To vinyl side, or not; council OKs variance

Published 12:00 am Wednesday, September 25, 2002

There goes the historic neighborhood. Or maybe not.

Three years ago the Selma City Council passed an ordinance against allowing vinyl siding to be placed on any houses in Selma’s Historic District.

During its regular meeting Monday, the council voted 6-3 in favor of allowing local resident Arthur Capers, who lives in Selma’s Historic District, a variance to the city ordinance, allowing him to put vinyl siding on his house.

During the meeting, before the variance was allowed, Councilwoman Jean Martin asked that the city ordinance be upheld and requested that Capers consult with the Selma Historic Development Commission before placing vinyl siding on his house.

Councilwoman Bennie Ruth Crenshaw, who was opposed to Martin’s request, then brought up a ruling made by the council in December of 1999, allowing Our House Restaurant on Dallas Avenue, which is located in the historic district, a variance to the city ordinance, allowing the owners to place vinyl siding on their restaurant.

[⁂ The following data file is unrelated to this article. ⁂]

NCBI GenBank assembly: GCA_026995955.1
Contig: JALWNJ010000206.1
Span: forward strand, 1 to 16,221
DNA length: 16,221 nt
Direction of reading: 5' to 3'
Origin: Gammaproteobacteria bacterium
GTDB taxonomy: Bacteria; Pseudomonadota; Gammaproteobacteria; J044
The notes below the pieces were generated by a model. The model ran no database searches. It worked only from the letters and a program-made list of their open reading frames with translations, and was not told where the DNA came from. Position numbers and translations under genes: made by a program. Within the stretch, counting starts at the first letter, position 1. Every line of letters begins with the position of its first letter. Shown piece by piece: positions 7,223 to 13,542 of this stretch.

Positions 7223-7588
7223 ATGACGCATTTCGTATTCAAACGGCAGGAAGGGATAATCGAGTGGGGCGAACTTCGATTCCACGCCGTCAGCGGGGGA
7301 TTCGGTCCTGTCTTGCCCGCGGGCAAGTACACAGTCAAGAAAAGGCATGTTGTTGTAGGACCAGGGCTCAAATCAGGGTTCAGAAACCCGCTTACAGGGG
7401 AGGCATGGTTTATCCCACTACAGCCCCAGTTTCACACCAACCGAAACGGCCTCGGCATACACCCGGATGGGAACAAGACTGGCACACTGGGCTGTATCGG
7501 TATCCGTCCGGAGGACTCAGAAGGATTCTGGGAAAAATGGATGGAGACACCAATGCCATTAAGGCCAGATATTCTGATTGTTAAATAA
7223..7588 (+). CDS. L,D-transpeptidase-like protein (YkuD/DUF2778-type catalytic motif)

Councilwoman Nancy Sewell, who also disagreed with Martin, echoed Crenshaw’s sentiments.

Elise Blackwell, secretary of the Selma Historic Development Commission, said that she disagreed with the ruling made Monday.

She added that the commission, which refused Caper’s request, had never disobeyed the city’s ordinance.

In a memo faxed to the Selma Historic Development Commission by the Alabama Historical Commission dated Aug. 27, 2002, the Alabama Historic Commission presented several reasons why they felt vinyl siding should not be used on houses in a historic district.

Some of the reasons included:

Capers, when asked about the council’s ruling, said that he was pleased with their decision.

He added that he asked the council, as well as the Selma Historic Development Commission, that siding only be placed on the flat walls of his house, &uot;and nowhere else.&uot;